A proposed e-waste recycling program that could see businesses paying a recycling fee for every PC and laptop they purchase may have noble intentions but it doesn’t exactly offer an incentive to be green, said an observer from one of Canada’s major IT associations.
The program devised by Waste Diversion Ontario could result in 650 drop-off depots across the province at a total cost of $62 million, which will be allocated into per-item fees to be paid by manufacturers or first importers of electronics.
The manufacturers and first importers can then decide whether to absorb the fee or apply it to the consumer or business that ultimately purchases the product. The fees would be approximately $2.14 for a laptop, $13.44 for a desktop PC, and $12.03 for a monitor.
The proposal was submitted to the Environment Minister John Gerretsen on Monday and will undergo public consultation.
Although the program might raise much-needed awareness around reusing and recycling electronics, businesses will still be required to pay the recycling fees regardless of whether they actually recycle, said Greg Lane, vice-president with Mississauga, Ont.-based Canadian Information Processing Society (CIPS).
Besides, said Lane, although the $62 million cost may not be intended as another tax, it certainly feels like one and, he added, “like any tax it’s going to be inefficient because it’s taking money out of the system.”
If the program is approved, Lane thinks the end user will ultimately be paying an additional cost to support the program because he doesn’t expect to see the product manufacturers and importers choosing to absorb the cost. Parties along the supply chain will just end up passing on that cost, or find a way to make it up some other way, said Lane. “Businesses can’t afford to continue to eat margins to support government programs. That’s just fundamentally flawed.”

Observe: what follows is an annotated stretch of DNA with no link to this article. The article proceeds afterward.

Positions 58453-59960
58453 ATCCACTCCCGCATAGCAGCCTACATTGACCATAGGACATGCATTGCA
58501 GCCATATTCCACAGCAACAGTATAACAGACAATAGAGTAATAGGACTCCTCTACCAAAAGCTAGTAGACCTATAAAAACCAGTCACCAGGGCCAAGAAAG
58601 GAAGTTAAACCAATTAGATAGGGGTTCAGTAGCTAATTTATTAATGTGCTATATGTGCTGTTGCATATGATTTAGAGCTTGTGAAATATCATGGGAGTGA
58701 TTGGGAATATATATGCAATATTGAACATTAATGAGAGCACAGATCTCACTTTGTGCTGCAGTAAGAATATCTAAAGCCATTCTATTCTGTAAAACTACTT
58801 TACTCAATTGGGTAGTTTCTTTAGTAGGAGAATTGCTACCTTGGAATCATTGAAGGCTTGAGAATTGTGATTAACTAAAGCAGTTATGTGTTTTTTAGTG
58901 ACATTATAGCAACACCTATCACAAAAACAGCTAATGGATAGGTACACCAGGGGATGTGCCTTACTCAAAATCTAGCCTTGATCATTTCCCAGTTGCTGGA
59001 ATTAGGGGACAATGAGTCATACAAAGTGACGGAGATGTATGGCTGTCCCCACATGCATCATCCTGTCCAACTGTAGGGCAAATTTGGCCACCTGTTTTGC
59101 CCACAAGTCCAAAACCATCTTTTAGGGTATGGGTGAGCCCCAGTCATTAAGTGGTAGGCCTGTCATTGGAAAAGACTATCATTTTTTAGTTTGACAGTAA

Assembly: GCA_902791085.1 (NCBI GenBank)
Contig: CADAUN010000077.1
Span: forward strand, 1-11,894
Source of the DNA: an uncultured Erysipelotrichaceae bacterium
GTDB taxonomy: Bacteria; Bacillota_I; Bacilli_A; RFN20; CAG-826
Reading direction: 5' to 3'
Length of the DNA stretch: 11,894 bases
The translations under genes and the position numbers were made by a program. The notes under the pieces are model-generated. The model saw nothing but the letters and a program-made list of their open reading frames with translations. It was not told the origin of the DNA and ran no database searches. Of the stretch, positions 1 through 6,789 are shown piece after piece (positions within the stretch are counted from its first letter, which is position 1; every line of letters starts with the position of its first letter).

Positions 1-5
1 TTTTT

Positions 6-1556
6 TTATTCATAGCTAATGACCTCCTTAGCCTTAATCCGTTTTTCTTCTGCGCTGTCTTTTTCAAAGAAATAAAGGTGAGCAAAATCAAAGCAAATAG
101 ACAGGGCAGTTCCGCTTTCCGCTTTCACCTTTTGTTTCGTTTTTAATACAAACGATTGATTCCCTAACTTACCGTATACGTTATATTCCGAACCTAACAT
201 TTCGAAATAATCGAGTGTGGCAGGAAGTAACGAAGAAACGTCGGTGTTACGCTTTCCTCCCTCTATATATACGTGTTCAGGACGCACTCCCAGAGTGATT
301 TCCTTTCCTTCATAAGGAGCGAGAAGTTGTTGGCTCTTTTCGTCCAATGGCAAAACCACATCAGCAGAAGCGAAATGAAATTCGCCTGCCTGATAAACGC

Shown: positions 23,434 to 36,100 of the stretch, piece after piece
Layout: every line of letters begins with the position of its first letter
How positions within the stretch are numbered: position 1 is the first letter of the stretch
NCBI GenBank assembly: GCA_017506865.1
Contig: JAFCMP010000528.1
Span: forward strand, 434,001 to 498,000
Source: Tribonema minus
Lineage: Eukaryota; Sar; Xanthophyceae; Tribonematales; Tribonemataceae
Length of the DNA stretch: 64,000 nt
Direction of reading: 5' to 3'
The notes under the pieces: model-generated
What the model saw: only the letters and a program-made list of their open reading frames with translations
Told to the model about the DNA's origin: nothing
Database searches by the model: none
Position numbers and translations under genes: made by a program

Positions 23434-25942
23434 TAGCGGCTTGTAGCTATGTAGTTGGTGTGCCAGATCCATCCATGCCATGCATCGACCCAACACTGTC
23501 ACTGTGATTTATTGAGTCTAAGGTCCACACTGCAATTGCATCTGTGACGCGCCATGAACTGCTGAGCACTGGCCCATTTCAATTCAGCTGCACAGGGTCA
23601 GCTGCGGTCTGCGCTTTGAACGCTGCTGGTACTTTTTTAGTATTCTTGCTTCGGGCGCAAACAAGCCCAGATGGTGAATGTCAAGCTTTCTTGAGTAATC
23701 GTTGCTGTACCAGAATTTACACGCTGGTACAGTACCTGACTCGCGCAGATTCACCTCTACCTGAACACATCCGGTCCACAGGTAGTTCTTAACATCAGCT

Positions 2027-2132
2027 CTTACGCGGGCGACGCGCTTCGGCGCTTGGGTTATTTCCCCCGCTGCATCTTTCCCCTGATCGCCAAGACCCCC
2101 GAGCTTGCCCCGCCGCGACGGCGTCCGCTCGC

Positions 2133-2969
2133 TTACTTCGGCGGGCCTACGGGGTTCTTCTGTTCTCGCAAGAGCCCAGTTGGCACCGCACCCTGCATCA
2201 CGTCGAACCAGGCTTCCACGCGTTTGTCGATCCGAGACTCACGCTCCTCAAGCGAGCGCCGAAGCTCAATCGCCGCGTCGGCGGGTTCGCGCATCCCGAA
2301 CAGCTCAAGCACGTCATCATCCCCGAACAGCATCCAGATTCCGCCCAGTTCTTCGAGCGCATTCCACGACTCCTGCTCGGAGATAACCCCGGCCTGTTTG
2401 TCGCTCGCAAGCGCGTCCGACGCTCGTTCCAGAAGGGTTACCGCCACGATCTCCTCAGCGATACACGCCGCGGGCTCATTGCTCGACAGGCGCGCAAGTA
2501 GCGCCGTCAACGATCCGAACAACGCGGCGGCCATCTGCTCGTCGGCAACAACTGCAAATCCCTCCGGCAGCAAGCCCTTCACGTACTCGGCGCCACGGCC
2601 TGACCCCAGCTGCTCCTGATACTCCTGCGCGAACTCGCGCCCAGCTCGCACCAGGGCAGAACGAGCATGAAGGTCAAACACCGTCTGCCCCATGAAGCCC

Lane is not sure that a “general or blanket solution” to the problem is the best approach, nor if the government is the best organization to even be running a green program.
Bernard Courtois, president & CEO of Toronto-based Information Technology Association of Canada (ITAC) agreed that manufacturers and importers will likely pass the cost to the end user, but businesses today need to bear the responsibility to appropriately dispose of the e-waste they create.
Courtois said although there are channels through which businesses can recycle PCs, they don’t always have the assurance that the e-waste is going where it’s supposed to go. This program will provide that peace of mind, he said. Besides, someone needs to “bite the bullet”, if society is to be environmentally friendly, said Courtois, adding that when manufacturers’ costs rise so inevitably do those of the end user.
The impact of a recycling fee on business purchases of electronics will vary depending on whether the organization is already taking steps to be environmentally responsible, said Courtois. Those with implemented green plans will welcome the program as an organized and structured approach to the problem of e-waste that was absent before.
Overall, the program will raise awareness among businesses and IT professionals, he said. And, if the cost of the program is ultimately borne by businesses and consumers, Courtois noted that it will be one illustration that “environment responsibility can touch you in ways not imagined before.”